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To the Editor: Bipolar disorder is ranked as one of the leading causes of occupational disability among medical and psychiatric disorders (1). However, current estimates suggest that individuals are not diagnosed as having bipolar disorder for an average of eight years after the emergence of symptoms (2). Rates of bipolar disorder among patients at treatment centers are substantially lower than one would expect given the prevalence of the disorder in community samples (3). Because lack of needed psychiatric treatment is among the most robust predictors of suicide (4), the failure in treatment contexts to detect and treat this disorder is a serious concern.
Although there are a multitude of reasons why bipolar disorder may be underrepresented in treatment contexts, one explanation is that patients with the disorder are not being properly diagnosed. To evaluate this possibility, we conducted a survey. We mailed educational materials on bipolar disorder to 178 mental health providers in a managed behavioral health organization network. As part of the package, they received a printed postcard with questions about their routine screening practices. The responses were anonymous.
The practitioners were asked four questions: their type of license (M.D., Ph.D., or master's degree), the number of years they had been in practice, the number of patients with bipolar I and II disorder they had treated in the previous six months, and the proportion of their patients with major depression they had screened for lifetime mania. Forty practitioners returned the postcard, for a response rate of 23 percent.
The median number of patients with bipolar disorder treated in the previous six months was four, regardless of the practitioner's type of license. Psychiatrists treated significantly more patients with bipolar disorder. For psychiatrists the median was 20, and for both psychologists and master's-level clinicians, it was three (χ2=41.0, df=26, p=.03) The median percentage of patients with major depression who had been screened for lifetime mania was 69 percent, with a range of 0 to 100 percent. Twenty-nine clinicians (73 percent) reported screening for mania less than 100 percent of the time. Individuals with different types of professional licenses did not differ in the percentage of cases screened. The correlation between the number of years in practice and the percentage of cases screened was not significant.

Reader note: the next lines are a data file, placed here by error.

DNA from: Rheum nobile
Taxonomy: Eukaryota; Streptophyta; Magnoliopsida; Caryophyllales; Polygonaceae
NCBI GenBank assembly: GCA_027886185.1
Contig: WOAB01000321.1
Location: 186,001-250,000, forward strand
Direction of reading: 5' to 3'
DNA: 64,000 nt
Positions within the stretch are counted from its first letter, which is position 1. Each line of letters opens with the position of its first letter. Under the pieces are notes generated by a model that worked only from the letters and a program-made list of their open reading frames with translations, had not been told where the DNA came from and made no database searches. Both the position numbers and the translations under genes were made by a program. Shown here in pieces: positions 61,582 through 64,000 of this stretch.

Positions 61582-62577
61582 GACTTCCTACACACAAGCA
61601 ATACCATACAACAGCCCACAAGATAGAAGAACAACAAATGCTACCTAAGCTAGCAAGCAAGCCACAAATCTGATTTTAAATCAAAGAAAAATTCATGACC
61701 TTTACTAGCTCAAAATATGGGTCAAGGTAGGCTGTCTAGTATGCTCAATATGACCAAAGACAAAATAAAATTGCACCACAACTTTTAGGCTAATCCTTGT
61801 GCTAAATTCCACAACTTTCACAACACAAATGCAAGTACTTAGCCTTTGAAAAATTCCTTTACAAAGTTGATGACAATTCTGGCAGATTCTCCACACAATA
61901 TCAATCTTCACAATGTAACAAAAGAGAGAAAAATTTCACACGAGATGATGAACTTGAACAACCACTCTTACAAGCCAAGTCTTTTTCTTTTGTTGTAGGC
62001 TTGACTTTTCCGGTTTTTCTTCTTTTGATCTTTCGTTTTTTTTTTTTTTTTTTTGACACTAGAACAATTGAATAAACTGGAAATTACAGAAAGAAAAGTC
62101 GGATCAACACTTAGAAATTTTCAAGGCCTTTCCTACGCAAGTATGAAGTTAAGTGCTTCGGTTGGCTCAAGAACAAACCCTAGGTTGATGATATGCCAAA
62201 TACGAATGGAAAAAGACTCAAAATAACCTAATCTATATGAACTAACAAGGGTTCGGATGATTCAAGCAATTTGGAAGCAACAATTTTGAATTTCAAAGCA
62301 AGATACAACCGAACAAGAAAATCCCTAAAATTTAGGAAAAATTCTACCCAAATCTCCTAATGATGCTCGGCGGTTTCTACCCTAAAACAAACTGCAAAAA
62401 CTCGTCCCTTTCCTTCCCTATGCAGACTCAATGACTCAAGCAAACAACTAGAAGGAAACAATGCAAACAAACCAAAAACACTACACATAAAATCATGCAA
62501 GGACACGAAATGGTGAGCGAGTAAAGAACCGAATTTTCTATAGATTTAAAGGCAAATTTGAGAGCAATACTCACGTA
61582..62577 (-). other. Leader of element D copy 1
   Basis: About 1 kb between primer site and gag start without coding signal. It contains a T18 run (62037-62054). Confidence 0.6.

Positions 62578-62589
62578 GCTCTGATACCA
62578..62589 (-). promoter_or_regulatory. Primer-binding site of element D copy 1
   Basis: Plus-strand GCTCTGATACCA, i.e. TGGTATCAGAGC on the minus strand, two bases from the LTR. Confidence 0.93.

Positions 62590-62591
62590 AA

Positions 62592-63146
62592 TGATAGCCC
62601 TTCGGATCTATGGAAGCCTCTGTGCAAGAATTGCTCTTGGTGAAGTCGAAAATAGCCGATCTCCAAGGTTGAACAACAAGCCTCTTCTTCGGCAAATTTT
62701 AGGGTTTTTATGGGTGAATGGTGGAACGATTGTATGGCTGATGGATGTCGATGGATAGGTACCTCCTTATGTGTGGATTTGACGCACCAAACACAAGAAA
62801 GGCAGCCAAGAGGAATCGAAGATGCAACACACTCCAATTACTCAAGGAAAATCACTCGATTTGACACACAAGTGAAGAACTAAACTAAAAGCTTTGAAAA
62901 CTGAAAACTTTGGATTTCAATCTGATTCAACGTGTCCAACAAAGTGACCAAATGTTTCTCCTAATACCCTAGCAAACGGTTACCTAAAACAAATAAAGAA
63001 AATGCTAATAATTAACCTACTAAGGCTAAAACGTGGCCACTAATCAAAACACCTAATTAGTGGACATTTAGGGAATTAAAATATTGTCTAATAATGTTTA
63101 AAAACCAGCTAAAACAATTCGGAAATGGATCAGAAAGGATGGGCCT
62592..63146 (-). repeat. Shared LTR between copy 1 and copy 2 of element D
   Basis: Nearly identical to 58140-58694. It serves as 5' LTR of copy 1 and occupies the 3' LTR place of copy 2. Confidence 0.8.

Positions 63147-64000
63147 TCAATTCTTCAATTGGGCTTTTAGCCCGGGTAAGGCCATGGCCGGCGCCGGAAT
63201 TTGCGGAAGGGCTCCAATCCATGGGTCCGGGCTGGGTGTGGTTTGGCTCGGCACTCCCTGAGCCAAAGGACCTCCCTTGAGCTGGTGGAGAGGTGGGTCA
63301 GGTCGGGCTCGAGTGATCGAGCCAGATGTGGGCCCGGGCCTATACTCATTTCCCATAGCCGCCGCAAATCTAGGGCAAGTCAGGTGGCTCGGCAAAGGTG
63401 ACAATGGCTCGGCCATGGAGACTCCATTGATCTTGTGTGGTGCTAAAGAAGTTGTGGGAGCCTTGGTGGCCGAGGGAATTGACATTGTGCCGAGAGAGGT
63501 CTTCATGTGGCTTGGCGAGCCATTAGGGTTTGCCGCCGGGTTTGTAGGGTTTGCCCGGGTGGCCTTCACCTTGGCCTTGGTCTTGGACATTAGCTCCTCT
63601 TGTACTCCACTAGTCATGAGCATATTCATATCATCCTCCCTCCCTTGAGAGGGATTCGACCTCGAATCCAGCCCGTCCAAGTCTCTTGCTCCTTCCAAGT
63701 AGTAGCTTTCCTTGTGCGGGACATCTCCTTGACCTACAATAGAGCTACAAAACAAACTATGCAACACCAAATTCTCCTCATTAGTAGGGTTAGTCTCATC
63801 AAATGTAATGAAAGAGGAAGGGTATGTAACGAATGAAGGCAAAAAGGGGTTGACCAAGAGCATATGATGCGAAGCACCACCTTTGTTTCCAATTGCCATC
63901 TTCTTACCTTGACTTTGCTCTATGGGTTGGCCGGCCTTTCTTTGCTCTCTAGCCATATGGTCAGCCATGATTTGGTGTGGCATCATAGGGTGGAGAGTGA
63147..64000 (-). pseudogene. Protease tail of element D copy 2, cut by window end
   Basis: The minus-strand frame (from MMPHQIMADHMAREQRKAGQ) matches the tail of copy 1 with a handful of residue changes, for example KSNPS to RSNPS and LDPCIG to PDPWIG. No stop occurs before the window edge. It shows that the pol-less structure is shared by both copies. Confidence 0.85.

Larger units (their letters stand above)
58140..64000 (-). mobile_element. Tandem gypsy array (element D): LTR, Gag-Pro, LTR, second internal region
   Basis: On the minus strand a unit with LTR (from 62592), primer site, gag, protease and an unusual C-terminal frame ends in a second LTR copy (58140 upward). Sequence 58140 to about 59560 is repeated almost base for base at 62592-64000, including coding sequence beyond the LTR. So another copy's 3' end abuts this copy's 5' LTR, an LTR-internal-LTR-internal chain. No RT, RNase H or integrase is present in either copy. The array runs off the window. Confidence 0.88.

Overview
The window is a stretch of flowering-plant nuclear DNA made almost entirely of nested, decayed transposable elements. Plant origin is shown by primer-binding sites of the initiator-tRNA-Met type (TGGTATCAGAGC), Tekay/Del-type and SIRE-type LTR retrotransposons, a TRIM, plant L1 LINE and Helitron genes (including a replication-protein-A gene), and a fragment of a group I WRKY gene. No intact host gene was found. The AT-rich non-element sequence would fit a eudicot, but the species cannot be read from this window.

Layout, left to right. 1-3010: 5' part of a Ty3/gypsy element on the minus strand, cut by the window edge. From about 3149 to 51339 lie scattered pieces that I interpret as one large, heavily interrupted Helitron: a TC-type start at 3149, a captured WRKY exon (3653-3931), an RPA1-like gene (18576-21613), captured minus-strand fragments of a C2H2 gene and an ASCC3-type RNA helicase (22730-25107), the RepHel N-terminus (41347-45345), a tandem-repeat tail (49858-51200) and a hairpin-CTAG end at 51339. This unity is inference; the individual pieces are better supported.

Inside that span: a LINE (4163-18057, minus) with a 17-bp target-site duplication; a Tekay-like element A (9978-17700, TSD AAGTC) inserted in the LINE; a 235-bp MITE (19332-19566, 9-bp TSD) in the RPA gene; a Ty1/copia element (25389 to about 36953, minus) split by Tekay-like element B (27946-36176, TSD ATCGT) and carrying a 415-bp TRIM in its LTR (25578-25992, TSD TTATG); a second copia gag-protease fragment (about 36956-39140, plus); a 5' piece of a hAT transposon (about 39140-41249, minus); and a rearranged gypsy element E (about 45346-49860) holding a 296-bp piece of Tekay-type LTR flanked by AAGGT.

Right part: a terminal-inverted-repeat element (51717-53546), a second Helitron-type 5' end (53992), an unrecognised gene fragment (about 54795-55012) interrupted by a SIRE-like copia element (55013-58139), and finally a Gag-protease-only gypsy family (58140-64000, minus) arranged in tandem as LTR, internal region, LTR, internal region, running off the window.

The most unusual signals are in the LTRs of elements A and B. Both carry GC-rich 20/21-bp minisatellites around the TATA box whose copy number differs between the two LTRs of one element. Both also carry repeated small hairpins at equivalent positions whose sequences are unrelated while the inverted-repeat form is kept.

The results suggest that the rate of screening for bipolar disorder was quite low, even among depressed patients with a high risk of this disorder. Moreover, the low rate of screening was found across disciplines and regardless of the number of years in practice. These findings suggest that a program to educate practitioners about the importance of screening would be a useful way to increase the quality of care for patients with bipolar disorder. Another useful step would be to provide tools to facilitate such screening, such as prompts on intake forms and other assessment instruments. Because patients with mania have little insight about its being a symptom of a disorder, high-quality care for these patients depends on whether treatment providers directly assess whether these symptoms are present.
Dr. Brickman and Dr. LoPiccolo are affiliated with the department of psychiatry and behavioral sciences and Dr. Johnson is with the department of psychology at the University of Miami.
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